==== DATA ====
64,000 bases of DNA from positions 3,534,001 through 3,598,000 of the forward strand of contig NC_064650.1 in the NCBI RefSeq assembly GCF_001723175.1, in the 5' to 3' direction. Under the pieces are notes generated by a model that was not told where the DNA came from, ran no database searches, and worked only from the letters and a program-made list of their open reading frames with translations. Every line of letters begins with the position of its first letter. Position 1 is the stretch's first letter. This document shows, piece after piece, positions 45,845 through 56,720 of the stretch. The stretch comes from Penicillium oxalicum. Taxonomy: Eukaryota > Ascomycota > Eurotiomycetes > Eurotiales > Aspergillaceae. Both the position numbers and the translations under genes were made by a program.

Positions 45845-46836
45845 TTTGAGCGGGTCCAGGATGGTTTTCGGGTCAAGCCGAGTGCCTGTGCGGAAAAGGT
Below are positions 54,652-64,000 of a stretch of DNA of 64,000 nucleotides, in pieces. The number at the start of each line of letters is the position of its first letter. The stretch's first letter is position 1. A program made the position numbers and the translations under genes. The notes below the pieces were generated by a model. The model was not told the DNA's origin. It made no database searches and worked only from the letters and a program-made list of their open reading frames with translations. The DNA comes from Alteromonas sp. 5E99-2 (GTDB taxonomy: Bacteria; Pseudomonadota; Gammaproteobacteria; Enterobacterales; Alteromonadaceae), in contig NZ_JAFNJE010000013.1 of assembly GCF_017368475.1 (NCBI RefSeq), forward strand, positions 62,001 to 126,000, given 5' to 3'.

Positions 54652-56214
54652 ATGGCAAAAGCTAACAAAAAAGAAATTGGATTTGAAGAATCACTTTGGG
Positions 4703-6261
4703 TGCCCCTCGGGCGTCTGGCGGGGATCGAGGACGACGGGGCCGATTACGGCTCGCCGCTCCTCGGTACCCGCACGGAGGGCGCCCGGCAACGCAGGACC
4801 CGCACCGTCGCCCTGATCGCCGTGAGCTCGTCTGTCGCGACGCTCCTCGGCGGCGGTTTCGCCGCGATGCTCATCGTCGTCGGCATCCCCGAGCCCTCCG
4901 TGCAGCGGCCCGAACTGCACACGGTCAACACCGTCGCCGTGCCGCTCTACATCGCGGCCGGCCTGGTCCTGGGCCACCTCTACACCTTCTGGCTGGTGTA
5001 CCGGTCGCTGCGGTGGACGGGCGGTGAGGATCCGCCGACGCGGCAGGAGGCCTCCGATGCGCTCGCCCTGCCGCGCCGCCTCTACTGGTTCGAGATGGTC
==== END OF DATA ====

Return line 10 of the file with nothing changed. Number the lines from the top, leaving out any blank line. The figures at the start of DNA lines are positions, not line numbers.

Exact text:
4901 TGCAGCGGCCCGAACTGCACACGGTCAACACCGTCGCCGTGCCGCTCTACATCGCGGCCGGCCTGGTCCTGGGCCACCTCTACACCTTCTGGCTGGTGTA